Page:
Notes: Pitching tells Mets' tale
With starters struggling, club encounters prolonged slide
NEW YORK -- As if the theory that pitching determines a team's level of success needs reinforcement, there is this set of Mets' pitching numbers to ponder.
From May 23-June 8, the Mets' starters produced a 6-4 record and the lowest ERA (2.17) among starters in the big leagues. Opponents batted .201 against them in the 15 games in which the starters averaged slightly less than 6 2/3 innings. And if not for the bullpen losing their three games against the Phillies in the last homestand, the starters would have had a quite acceptable 8-4 record.
Since that sequence and through Saturday, the Mets had played seven games. Their starters produced these telling numbers: an 8.44 ERA (second highest in the big leagues), an average of 5 1/3 innings per start and a 1-6 record. Opponents batted .333 against them.
No blame game: David Wright's take on the Mets' 11-8 loss to the Yankees on Saturday and Tom Glavine's performance in it: "We put up eight runs. The normal Tommy Glavine, you get three or four runs and you win the game. He's in a little funk, but that's to be expected; he's going to go through that. There's been plenty of times this year where he's given up one or two runs and gotten a no-decision or a loss, so the offense needs to step up on a more consistent basis. I think we're starting to get there, and 99 percent of the time, Tommy's going to go out there and win the game."
A toast to the Tides: Players usually have special places in their hearts for the first big-league park they called home. Shea Stadium was the first big-league home for Twins manager Ron Gardenhire, who returns "home" on Monday night, when his team makes its second Interleague appearance at Shea. Gardenhire broke in with the Mets 26 years ago after advancing through their Minor League system, playing for their Triple-A Tidewater affiliate.
Gardenhire is quite familiar with New York from his days as a player and the Twins' visits to Yankee Stadium during his years as a coach and manager. Some of his visits have been more rewarding than others.
One of them produced a characteristically self-deprecating remark that stands as one of Gardenhire's best. He was seated at the desk in the manager's office in the visitors' clubhouse at Yankee Stadium during the 2004 American League Division Series. The office television was showing the Braves' NLDS game against the Astros. When the Braves' Chipper Jones batted, one of the announcers noted that Jones had named his recent newborn son Shea.
When Gardenhire asked why, he was told that Jones chose the name because he always had hit well at Shea Stadium.
"So," Gardenhire said, "I guess I should have named my boy Tidewater, because that's where I really hit."
This and that: Mets catcher Paul Lo Duca was back batting second on Sunday night. ... Manager Willie Randolph said that Carlos Beltran hasn't communicated to him any sense of inability to play because of his sore left quad. Randolph said that Beltran's play in the field doesn't seem to be affected. ... The condition of Damion Easley's right knee has improved, but Easley was the one second baseman not in the starting lineup on Sunday. Ruben Gotay was the second baseman, and Jose Valentin the designated hitter.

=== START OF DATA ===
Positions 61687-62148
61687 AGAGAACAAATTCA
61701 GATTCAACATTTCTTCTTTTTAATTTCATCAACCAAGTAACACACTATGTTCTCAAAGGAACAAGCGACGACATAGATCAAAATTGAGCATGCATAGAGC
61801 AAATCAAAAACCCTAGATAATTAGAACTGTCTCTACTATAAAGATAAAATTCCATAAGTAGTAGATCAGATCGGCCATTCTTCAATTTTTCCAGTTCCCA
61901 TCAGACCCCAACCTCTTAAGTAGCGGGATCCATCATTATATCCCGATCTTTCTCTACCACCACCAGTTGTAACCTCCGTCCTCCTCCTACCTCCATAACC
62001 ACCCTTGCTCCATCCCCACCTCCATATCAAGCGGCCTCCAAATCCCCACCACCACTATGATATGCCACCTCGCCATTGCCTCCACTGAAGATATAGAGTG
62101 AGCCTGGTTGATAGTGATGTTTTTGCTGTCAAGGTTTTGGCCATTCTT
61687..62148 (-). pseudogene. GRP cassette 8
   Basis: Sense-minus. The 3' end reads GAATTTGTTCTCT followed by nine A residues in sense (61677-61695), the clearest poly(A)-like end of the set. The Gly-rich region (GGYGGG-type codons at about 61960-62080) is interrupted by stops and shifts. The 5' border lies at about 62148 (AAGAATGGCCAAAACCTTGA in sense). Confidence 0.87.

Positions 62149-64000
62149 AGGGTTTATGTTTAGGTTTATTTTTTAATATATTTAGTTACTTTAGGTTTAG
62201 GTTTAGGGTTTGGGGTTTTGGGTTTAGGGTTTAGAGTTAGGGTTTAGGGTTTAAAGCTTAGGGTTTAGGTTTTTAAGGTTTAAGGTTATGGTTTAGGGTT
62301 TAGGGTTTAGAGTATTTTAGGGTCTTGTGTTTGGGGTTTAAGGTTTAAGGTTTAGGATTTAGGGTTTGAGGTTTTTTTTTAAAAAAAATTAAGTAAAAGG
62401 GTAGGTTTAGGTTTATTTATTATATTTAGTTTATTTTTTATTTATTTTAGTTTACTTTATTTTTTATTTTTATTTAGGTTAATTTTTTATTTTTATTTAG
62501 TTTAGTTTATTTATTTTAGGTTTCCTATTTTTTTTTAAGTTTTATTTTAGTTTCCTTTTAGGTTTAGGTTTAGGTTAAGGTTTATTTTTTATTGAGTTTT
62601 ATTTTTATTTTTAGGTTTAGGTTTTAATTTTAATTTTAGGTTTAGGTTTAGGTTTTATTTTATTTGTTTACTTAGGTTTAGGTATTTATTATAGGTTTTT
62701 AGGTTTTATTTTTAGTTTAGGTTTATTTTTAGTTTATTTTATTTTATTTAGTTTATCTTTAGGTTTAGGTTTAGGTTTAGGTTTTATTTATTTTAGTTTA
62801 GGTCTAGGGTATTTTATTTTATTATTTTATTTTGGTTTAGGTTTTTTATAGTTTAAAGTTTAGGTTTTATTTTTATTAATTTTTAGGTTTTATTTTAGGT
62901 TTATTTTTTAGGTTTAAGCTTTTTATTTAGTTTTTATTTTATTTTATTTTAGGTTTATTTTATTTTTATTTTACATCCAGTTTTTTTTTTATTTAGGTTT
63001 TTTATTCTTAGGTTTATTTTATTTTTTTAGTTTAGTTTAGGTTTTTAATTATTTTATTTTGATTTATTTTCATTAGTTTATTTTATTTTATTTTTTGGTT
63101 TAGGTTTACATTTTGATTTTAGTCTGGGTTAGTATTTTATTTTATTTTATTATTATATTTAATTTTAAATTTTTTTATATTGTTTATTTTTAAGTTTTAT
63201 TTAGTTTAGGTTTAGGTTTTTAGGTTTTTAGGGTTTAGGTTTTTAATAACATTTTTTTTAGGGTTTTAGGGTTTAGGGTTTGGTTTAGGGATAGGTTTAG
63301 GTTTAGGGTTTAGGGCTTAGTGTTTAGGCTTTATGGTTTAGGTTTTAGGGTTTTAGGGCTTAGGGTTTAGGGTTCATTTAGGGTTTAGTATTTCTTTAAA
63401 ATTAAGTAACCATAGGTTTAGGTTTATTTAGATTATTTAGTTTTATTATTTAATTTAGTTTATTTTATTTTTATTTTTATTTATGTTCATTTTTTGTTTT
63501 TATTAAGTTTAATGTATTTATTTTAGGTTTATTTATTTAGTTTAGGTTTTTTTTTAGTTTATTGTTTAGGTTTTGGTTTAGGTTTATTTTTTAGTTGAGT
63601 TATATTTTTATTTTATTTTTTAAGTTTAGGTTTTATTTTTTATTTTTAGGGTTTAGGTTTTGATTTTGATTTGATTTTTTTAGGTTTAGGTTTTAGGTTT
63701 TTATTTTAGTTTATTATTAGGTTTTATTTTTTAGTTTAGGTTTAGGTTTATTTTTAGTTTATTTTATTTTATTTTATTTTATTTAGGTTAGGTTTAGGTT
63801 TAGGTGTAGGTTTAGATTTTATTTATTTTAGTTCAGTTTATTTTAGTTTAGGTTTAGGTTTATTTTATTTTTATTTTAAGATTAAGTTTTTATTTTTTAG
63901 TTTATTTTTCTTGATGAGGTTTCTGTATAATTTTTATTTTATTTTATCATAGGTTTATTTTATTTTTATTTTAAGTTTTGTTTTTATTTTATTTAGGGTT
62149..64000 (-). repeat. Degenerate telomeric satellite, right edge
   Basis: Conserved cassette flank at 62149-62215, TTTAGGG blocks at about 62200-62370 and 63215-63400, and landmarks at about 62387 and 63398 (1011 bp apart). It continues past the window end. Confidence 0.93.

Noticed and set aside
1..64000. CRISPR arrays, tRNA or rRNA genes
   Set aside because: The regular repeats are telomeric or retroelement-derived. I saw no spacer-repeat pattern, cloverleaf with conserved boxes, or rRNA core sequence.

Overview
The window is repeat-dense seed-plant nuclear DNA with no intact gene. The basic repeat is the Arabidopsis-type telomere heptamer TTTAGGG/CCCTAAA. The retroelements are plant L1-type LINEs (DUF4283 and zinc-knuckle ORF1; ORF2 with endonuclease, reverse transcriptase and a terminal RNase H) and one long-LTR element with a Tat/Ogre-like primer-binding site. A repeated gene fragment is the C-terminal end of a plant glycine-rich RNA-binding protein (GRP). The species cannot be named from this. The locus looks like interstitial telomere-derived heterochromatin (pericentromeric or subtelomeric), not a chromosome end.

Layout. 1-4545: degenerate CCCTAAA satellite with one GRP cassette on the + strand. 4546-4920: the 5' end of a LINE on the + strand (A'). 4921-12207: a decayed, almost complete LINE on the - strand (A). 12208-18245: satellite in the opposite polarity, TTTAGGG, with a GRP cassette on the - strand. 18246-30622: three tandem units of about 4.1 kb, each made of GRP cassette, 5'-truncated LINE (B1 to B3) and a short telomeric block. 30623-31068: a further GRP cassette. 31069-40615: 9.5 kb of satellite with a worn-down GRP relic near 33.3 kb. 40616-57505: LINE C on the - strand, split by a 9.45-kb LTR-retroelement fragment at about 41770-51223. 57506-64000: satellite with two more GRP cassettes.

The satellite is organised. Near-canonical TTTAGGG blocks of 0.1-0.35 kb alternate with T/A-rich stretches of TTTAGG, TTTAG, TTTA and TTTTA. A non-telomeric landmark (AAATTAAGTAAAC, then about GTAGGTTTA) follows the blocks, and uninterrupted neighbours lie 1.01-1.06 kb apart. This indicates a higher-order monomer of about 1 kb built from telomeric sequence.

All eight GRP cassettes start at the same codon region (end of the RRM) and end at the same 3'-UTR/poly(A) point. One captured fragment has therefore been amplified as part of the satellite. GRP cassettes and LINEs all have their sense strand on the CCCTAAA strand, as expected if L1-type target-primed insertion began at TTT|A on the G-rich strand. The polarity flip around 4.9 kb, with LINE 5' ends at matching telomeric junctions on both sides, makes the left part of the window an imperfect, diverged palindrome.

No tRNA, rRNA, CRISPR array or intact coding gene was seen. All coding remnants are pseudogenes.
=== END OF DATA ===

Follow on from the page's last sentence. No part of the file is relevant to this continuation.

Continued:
This date in Mets history -- June 18: The Mets' 1972 season essentially ended on this date. It was the day that the pain in Rusty Staub's right hand forced the Mets' primary run producer from the lineup. Staub, who had missed just seven games in the previous four seasons, had been hit in the hand by future teammate George Stone on June 3. The Mets, in first place by six games with a 31-12 record on June 3, lost eight of 13 games while Staub tried to play through an injury that went undiagnosed for weeks. He had to prove to management he could swing by hitting two batting-practice home runs. He did so and played again on July 18, but the pain was too great. A subsequent examination detected a break in the hammate bone. Surgery followed, and when Staub returned on Sept. 18, the Mets were 15 1/2 games behind.
Ten years later, Gardenhire had two singles, drove in a run and scored one in the Mets' 5-4 loss to the Cardinals in the second game of doubleheader in St. Louis. He was hitless in the Mets' 5-3 victory in the first game. The Mets scored five runs in the ninth inning off Bruce Sutter, three before a one-hour, 57-minute rain delay, and two after the break on a single by Wally Backman, batting right-handed against Jim Kaat, who had replaced Sutter after the delay.
On this date in 1988, Keith Miller, now one of Wright's agents, beat out an infield single and drove in the decisive run in a 14-inning Mets victory over the Phillies. The Mets scored twice in the 14th after the Phillies had scored one in the top of the inning. And though the Mets won on the final pitch, their 3-2 victory wasn't a walk-off win. The term, a creation of Dennis Eckersley, was unknown in the game until later that season when Eckersley surrendered that home run to Kirk Gibson.
Coming up: With one victory and four losses in his seven most recent starts, John Maine (6-4, 3.05 ERA) will start against the Twins on Monday night at 7:10 p.m. ET at Shea Stadium. Carlos Silva (4-7, 4.07 ERA) will start for the Twins.
Marty Noble is a reporter for MLB.com. This story was not subject to the approval of Major League Baseball or its clubs.